Celebrating 100th Day

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Video: ISD February Newsletter

The 100th day of school is a milestone for students as it means that they have completed more than half of the school year. It is also a great opportunity for children to make a reflection on what they have learned since the beginning of the school year. It is important to celebrate this academic milestone.

This year, the first graders used the central idea of the mathematical concept of the number 100. It is quite a feat for young minds to turn an abstract idea into concrete knowledge.

Grade 1 students were challenged to count to 100 by collecting different items. This helped children understand math concepts related to their life. They expressed their creativity as they brought 100 of something to school. These objects included candies, peanuts, toy bricks, pencils, game cards or even marshmallows. By counting the items that they brought from home, they visualized what 100 of something looks like and learned about number value, skip counting, addition, and subtraction in a more creative and engaging way!
On this day, the students and teachers dyed their hair grey, enjoying the fun of dressing up like a 100-year-old. Some students wore their glasses and scarves and even put on grandma’s clothes. A fun dressing up activity was had by all, and it was a wonderful way to learn about 100.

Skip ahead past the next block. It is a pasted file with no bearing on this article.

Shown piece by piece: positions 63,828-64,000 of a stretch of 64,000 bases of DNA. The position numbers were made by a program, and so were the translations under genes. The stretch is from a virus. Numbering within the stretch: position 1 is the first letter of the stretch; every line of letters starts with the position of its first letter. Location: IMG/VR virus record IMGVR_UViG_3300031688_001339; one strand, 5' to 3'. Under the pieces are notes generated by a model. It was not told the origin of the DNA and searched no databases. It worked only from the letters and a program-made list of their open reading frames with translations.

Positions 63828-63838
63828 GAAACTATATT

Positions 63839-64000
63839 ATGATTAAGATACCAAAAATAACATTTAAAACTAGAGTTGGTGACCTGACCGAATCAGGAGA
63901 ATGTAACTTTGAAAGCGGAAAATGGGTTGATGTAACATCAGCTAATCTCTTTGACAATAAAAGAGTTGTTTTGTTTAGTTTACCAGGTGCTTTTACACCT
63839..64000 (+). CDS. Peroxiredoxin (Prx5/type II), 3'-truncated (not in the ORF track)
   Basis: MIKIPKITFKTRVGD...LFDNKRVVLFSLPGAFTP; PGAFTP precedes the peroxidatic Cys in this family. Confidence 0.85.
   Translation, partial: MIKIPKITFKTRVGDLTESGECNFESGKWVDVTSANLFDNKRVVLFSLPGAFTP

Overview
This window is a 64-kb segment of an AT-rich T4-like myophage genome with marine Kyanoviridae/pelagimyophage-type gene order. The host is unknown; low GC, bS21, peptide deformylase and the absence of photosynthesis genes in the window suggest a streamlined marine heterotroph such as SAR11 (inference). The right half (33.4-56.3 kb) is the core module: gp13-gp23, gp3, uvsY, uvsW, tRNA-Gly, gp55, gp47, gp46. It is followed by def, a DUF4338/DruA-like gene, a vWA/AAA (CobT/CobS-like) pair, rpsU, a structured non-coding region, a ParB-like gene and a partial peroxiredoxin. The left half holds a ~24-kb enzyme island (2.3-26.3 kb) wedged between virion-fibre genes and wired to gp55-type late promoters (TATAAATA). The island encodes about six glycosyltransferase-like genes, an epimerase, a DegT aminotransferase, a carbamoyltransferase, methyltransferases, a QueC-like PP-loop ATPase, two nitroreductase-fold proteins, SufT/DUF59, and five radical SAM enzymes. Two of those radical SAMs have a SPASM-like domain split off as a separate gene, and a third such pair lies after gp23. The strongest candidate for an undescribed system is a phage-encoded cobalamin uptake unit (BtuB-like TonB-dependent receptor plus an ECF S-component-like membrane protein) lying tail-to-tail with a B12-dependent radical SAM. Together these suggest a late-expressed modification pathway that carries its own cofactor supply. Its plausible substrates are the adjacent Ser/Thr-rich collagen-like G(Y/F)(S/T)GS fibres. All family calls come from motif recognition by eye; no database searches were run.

Additionally, the first graders were tasked with brainstorming 100 Acts of Kindness to celebrate the 100th Day. All students brainstormed their unique ideas of acting kindly and added them to the list. This activity taught students about respect and kindness, which are beneficial for social-emotional learning.


Teachers integrated the 100th day’s celebration with art skills, and language arts, enabling students to learn about cultures in other parts of the world and experience cultural diversity. The first graders learned how to make a piñata. They counted and shredded every 20 strips of newspaper and made the mix to make the piñata from scratch. Students had to work collaboratively to count 100 different treats and small tokens to put inside the piñata. They also demonstrated thinking skills and spatial skills when decorating the piñata as a group. Students learned about different traditions in different areas of the world, according to different celebrations.
A piñata is a container, often made of papier-mâché, that is decorated, filled with candy, and then broken as part of a celebration. The idea of breaking a container filled with treats came to Europe in the 14th century. Today, the piñata is part of Mexican culture, the cultures of other countries in Latin America, as well as the United States.


At ISD, we celebrate milestones for our young children, for whom 100 days of school is the start of a new experience! Through various class activities for celebration, we recognize achievements and promote motivation and engagement. The 100 days of school celebration represents progress, growth, achievements, and reflection for both students and teachers. It is a snapshot of the richness of ISD’s teaching activities.